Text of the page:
Rocket Lab Launches Flock of NASA CubeSats

Rocket Lab launches NASA's ELaNa-19 mission successfully deploying 10 CubeSats.
One half of the Electron’s fairing captured by an onboard camera mounted on the rocket’s upper stage | Image credit: Rocket Lab

Just over a month after their last launch, small launch vehicle provider Rocket Lab has successfully deployed a flock of NASA CubeSats. The mission was the first of NASA’s Venture Class Launch Services, a program dedicated to securing launch capabilities for smaller payloads.

The Electron rocket carrying the 10 ELaNa-19 CubeSats was launched on December 15 from the company’s Launch Complex 1 on New Zealand’s Māhia Peninsula. Following the successful launch, Rocket Lab founder and CEO, Peter Beck confirmed on Twitter that all payloads had been deployed adding, “Perfect mission.”

NASA awarded Venture Class Launch Services (VCLS) contracts to three small launch vehicle providers in 2015. Firefly Space Systems and Virgin Galactic were awarding $5.5 million and $4.7 million respectively while Rocket Lab received $6.9 million. Following the initial funding, the agency purchased one flight each from Rocket Lab and Virgin Orbit. The contact with Firefly Space Systems was cancelled after the provider failed to meet contractual obligations.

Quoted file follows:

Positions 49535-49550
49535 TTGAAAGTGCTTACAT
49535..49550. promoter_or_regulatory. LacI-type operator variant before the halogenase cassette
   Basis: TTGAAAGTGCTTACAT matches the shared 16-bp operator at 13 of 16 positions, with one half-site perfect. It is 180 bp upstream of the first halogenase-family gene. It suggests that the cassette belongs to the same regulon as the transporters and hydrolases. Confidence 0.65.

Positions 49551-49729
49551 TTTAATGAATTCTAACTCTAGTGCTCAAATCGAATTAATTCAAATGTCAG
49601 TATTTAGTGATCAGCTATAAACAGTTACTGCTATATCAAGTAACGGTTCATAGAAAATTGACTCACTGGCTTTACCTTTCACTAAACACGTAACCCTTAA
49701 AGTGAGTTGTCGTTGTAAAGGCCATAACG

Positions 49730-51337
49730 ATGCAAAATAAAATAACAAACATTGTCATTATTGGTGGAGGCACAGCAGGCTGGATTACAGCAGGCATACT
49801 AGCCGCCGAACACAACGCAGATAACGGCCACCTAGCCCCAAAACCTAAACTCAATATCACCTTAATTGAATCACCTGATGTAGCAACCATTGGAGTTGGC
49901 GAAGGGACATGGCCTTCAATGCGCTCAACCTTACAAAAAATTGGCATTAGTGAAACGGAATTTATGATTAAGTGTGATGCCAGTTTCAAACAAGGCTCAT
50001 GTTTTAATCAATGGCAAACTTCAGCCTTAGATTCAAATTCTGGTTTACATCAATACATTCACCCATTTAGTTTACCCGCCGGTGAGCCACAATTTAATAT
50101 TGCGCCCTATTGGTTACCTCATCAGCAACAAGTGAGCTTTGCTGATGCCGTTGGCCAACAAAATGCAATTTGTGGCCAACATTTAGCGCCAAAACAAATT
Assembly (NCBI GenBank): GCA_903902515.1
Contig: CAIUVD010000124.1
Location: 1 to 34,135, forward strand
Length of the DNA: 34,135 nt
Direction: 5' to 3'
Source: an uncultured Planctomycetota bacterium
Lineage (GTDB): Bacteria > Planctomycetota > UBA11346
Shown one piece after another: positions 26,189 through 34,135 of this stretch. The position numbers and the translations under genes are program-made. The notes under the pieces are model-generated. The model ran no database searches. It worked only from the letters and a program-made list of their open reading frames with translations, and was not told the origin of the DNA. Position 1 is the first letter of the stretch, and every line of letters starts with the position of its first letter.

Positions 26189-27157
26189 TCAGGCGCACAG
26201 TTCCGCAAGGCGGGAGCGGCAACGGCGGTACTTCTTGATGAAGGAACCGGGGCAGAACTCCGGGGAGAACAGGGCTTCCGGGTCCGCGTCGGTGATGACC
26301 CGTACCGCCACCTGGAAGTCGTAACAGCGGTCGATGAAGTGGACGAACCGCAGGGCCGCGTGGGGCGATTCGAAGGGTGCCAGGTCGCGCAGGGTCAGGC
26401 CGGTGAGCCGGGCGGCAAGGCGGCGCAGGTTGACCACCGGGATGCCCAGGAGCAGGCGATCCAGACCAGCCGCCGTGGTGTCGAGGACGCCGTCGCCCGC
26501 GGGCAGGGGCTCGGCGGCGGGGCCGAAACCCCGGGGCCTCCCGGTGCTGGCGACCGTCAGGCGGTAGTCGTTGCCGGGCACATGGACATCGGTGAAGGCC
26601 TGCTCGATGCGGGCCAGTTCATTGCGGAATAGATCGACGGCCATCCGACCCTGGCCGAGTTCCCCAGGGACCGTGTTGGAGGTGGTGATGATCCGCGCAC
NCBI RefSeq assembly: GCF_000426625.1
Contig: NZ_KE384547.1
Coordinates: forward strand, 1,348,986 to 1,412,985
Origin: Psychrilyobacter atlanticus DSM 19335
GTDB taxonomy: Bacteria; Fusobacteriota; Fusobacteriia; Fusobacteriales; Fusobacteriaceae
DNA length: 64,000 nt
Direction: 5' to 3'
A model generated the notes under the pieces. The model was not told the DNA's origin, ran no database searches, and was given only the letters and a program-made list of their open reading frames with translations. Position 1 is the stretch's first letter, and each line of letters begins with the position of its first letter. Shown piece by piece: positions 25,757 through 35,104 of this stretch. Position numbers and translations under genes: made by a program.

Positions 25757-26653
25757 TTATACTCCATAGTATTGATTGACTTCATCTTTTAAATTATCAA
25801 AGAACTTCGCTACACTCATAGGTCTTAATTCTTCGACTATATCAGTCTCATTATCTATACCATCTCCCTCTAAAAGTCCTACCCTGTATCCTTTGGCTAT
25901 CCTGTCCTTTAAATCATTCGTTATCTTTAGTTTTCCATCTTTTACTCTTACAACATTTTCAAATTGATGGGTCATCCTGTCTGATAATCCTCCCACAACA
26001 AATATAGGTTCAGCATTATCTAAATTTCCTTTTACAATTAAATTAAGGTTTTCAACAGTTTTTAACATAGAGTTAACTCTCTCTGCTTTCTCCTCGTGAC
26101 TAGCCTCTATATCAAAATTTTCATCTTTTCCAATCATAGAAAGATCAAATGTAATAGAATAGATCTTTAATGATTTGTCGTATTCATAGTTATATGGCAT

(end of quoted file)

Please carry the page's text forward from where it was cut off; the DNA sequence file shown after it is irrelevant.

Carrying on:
The 10 satellites launched aboard ELaNa-19 were diverse in their functionality and complexity. Among them was the CubeSail, a solar sail technology demonstrator, the NMTSat weather satellite developed by students at the New Mexico Institute of Mining, and CHOMPTT, a technology demonstrator for laser ground-to-space communication. The seven other CubeSats launched were CeREs, ALBus, STF-1, ISX, RSAT, Sheilds-1 and DaVinci.

Rocket Lab is set to return to their Māhia Peninsula launch facility in January. The launch will deploy the Outerspace1 telecommunications satellite for US broadcaster Outernet Inc, and a second payload that has not yet been confirmed.

Andrew Parsonson is a space enthusiast and the founder of Rocket Rundown. He has worked as a journalist and blogger for various industries for over 5 years and has a passion for both fictional and real-life space travel. Currently, Andrew is the primary writer for Rocket Rundown as we look to expand our reach and credibility.